Since the lifting of Covid restrictions, the Asia Pacific region has seen a steadily increasing volume of whisky imports. And whilst we’ve previously reported on this, I don’t think even we were aware of just how much of a hit a drop of the gold stuff was becoming.
Globally, but certainly more in the Asia Pacific countries, the younger generation have reignited the popularity of cocktails – especially whisky highballs. Those with higher incomes have also developed a taste for investing in the fine and rare vintages and have been snapping up lots at auctions around the world. But it’s the Gen Z and millennial demographic who have dominated sales.
Interestingly, it’s been nearly 20 years since Scotch found favour with the Koreans. However, back then, it was the more mature vintages which were proving popular. Businessmen found a taste for the likes of 17 year old Ballantines, Windsor and Imperial. Corporate entertainment budgets were flush enough to fund plenty of drams, including large quantities of ‘poktanju’ or boilermakers, which is a shot of whisky dropped into a beer (perhaps the precursor to the head spinning Jaegar bomb of today!) The chorus of ‘Konbae’ (cheers) was a familiar sound in bars frequented by local businessmen throughout South Korea.
So, why did whisky popularity fall?
Well, to be honest, it wasn’t all down to popularity, finances played a major part. The country’s financial crisis in 2008 had a massive impact on the pockets of just about every South Korean. In the 4th quarter of 2008, GDP had dropped by 4.5%, which was the second largest reduction on record globally. Businesses could no longer fund the extravagances of whisky fuelled corporate entertainment and the younger generation were still of a mind back then, that whisky was an old man’s drink. They, instead turned to the cheaper and more readily available beer, locally produced soju and vodka.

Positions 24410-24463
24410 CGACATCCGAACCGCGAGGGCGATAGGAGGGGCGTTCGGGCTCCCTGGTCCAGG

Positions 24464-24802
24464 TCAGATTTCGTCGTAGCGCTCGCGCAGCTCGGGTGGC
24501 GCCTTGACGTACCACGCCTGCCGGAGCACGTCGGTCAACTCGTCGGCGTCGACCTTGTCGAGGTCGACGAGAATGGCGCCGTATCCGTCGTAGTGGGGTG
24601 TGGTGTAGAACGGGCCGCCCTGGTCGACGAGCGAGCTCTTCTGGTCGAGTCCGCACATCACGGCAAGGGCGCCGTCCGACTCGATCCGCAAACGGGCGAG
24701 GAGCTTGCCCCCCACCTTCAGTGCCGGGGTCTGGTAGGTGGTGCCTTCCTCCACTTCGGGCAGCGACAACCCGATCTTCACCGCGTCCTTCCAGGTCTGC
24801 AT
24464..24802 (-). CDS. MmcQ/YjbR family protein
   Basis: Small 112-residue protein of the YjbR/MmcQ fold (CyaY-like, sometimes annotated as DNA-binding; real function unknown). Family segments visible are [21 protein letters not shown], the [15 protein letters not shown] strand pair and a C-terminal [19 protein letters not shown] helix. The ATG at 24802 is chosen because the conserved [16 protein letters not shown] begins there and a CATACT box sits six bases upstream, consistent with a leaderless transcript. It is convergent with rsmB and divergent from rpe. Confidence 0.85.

Well, as has been widely reported, the pandemic was responsible for a change in a lot of habits, especially in the world of alcohol. Extra income fuelled a demand in, not just alcohol but more premium varieties. Plus, as we said earlier the younger generation have developed a renewed taste in cocktails and discovered that despite previous thinking, whisky isn’t just an old man’s drink after all! Additionally, social media gave young whisky drinkers who favoured the premium single malts, the opportunity to display this via their Facebook or Instagram accounts – a display of both taste and wealth.
So just how much have the imports grown?
This is where it gets interesting! According to figures released by the Korea Custom service, dramatic growth can be observed over the last 12 months of imported whisky.
Q1 – 4,738 tons
Q2 – 6,451 tons
Q3 – 7,224 tons
Q4 – 8,625 tons
Q1 – 8,443 tons
This data clearly shows, comparing Q1 2023 to the same period 12 months ago, a massive increase of 78% – a record high.
However, the sting in the tail of Scotch Whisky exports where South Korea is concerned is the current rate of their import tax. Typically, taxes on whisky will double the price of what we would pay here for a 75cl bottle. But things may well be looking up on that front; in our April article on this blog site, we wrote about the UK entering the Comprehensive and Progressive Agreement for Trans-Pacific Partnership (CPTPP). This trade agreement will hopefully put an end (gradually if not immediately) to some of the exorbitant taxes currently imposed in other countries, such as Malaysia’s 80% import tax on whisky. Whilst South Korea is not yet a member of the CPTPP, they have already expressed an interest in joining.